5 Business School Lessons that Apply to Your Music Career

When I switched majors from Business Administration to a Jazz Vocalist, I sincerely believed that I was never going to have to learn about business again. 

Today I know that for one to be a successful musician, good songs and a great performance aren’t enough. That is... unless you have 3 million dollars hanging out in your bank account. Otherwise, honey, you will have to hustle. 

I was fortunate to be raised by a business-savvy family who instilled in me an appreciation for entrepreneurship. As bright as they are in regards to business, like many of us, they don’t know much about how the music business works. 

As eager as I was to finally start playing gigs, I was equally as terrified to jump into a new career path of music. In order for me to prepare for the long road ahead, as well as demystify all of the unknowns surrounding the music industry, I actively sought out to read books written by professionals in the field. The insights these books provided were foundational in helping avoid the bad choices that can leave musicians badly burned. But equally as important was the knowledge I had gained during my time in business school. 

I had taken classes in finance, microeconomics, and marketing before concluding that being a professional musician isn’t very different from founding a modern startup. When a decision is made to forge a new path, we usually don’t have much more than our passion, a few abilities, and a creative vision. So to reach the next step, it’s essential that you attract like-minded people who believe your philosophy. You also must learn a bit about business law in regards to entertainment because it is crucial to protect yourself and whoever you’re collaborating with. Which leads me to my first point: 

1- Discover YOU 
Aside from your friends and family, no one cares about you or your music. That will be the case until people are being truly entertained. If you’re hoping to be “discovered” on Youtube like Justin Bieber, I would argue that it is easier to win the lottery, except the prize is not as great. No one believes in you more than yourself, that’s why you’ll have to make a few investments to build an image and get that music project going. The best part is that you can collaborate with so many other people who are in the same boat. In that form, you will empower and learn with one another. 

2- Do the homework 
It can be a bit overwhelming to deal with the many aspects of a music career. You’re a musician and it isn’t realistic to expect you to do everything involved with your project. At times like these we run to a professional in that area of business we need and more often than not, they aren’t cheap. You can’t afford to pay 10K to anyone when you’re trying to get by eating ramen noodles. I’m not saying that you should be a part-time graphic designer or lawyer. But lots of people are charging lots of money for a service that’s totally DIY doable. A copyright application, for instance, may seem scary at first, but it’s actually a piece of cake. However, there are things we should be careful with and it’s really worth to pay someone else to do. Informing yourself is important either way since you will be able to tell if someone is doing the job well and charging an honest fee, or not.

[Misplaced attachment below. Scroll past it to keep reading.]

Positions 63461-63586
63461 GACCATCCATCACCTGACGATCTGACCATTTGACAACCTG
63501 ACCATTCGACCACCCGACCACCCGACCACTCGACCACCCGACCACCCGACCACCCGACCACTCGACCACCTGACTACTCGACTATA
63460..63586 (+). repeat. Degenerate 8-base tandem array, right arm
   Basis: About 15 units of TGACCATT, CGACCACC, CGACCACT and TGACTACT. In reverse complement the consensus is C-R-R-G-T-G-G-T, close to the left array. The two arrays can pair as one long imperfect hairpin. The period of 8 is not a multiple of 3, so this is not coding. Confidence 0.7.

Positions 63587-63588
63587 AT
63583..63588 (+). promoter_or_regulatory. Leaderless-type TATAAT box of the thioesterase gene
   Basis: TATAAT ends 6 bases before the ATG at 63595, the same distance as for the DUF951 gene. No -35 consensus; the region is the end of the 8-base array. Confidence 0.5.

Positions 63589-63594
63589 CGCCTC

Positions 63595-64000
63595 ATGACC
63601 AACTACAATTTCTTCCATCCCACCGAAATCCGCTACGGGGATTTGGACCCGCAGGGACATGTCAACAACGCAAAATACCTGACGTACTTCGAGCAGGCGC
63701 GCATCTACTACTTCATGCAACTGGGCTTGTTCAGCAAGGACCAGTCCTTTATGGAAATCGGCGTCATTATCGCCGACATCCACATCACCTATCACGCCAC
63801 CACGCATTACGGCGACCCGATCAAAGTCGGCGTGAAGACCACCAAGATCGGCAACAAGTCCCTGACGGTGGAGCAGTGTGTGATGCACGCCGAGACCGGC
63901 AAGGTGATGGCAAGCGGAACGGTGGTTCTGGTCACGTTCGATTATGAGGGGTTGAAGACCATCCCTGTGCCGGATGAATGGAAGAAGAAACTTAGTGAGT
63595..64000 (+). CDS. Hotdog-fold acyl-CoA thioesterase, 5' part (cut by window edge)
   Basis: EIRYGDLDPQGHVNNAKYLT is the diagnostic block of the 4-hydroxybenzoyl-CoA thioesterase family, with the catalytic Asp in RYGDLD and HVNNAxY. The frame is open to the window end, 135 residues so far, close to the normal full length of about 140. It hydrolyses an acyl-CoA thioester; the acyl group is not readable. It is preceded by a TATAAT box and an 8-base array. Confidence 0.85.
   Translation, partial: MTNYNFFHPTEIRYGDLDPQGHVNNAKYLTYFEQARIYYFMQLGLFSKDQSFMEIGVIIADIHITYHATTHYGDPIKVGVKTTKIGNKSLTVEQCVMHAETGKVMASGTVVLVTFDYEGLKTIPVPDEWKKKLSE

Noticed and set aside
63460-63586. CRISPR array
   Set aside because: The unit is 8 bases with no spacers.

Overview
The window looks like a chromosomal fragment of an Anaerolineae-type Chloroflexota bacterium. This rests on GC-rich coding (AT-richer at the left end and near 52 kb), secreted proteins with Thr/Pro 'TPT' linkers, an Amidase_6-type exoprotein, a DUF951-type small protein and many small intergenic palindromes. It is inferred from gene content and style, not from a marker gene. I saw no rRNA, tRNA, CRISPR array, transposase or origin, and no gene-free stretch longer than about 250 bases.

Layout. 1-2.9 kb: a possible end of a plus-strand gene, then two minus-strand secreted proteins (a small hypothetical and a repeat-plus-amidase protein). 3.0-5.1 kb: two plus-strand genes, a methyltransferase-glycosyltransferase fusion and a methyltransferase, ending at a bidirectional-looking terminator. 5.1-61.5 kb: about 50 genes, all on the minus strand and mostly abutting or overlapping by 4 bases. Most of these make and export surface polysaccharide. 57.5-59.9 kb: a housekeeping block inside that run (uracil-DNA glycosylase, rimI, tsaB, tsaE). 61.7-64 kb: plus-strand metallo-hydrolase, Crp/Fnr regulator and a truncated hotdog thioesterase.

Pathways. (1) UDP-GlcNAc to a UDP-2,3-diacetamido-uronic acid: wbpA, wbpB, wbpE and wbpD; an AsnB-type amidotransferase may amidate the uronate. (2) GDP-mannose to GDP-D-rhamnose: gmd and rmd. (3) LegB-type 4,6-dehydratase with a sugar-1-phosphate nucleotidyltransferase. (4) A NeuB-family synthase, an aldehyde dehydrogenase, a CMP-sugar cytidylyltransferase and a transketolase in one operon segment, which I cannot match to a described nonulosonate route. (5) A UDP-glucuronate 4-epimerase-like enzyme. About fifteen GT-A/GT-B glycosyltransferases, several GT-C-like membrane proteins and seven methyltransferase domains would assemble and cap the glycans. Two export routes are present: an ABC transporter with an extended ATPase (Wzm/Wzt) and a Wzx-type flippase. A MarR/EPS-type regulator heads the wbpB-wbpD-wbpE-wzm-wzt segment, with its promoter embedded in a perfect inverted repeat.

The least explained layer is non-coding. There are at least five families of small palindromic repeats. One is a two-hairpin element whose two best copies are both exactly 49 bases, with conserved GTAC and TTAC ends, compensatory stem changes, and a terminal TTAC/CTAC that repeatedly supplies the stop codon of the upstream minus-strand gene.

For more details, I recommend an amazing book called: “The Artist's Guide to Success in the Music Business” by Loren Wiseman 


3- It’s not always about you 
As billionaire Sir Richard Branson said: “Business is about people”. At the end of the day, you’re offering a service and hoping that someone is going to buy it. Not just your music, but your merchandise, the image you display, your show, etc. That being said, it’s important to keep in mind that you’re serving people. They expect something from you as they are putting their time and money on your hands. So be responsible. 

4- Connect with other artists 
Art inspires art. Many of us musicians are also interested in other forms of expression such as painting or photography. When I hit a creative block, I always visit my favorite spots around the city like the Whitney and The Metropolitan museums. It’s interesting to see how different artists approach their vision and try to apply it to your own musical ideas. I learn a lot from studying the works of photographers, painters, fashion designers, hair and make-up artists, and even tattoo artists. 

A couple of years ago I met photographer Stefano Bosso for a collaboration in NYC. His vision was something that had a tremendous impact on my brand and my music. He managed to capture the essence of my music in a visual way like I’ve never seen before. I still spend quite some time admiring his work every week. Stefano not only gave me permission to use his pictures in my campaign for the EP: “The Crescent Calling” but also turned out to be a great friend. We always meet up whenever he’s in town.

5- Trust your gut
This is possibly the most important lesson of all. You will learn by doing it. Don’t wait around too much to start your music career. Don’t be afraid to make mistakes, because everyone is learning every day; just do the best you can. Start and the next step become clear as you progress through the first and so on. Be humble enough to reach out to people who are trying to do the same as you will learn with them. Take the time each morning to ask yourself: “What’s the ONE thing I can do today to get closer to my dream?”. 

I realize that there's still so much I myself need to learn. Everyone has a different journey, but I do hope these 5 Business lessons will both help and inspire you today. 

Let me know if you agree or disagree with them. What’s your experience been like? What would you add to this list?

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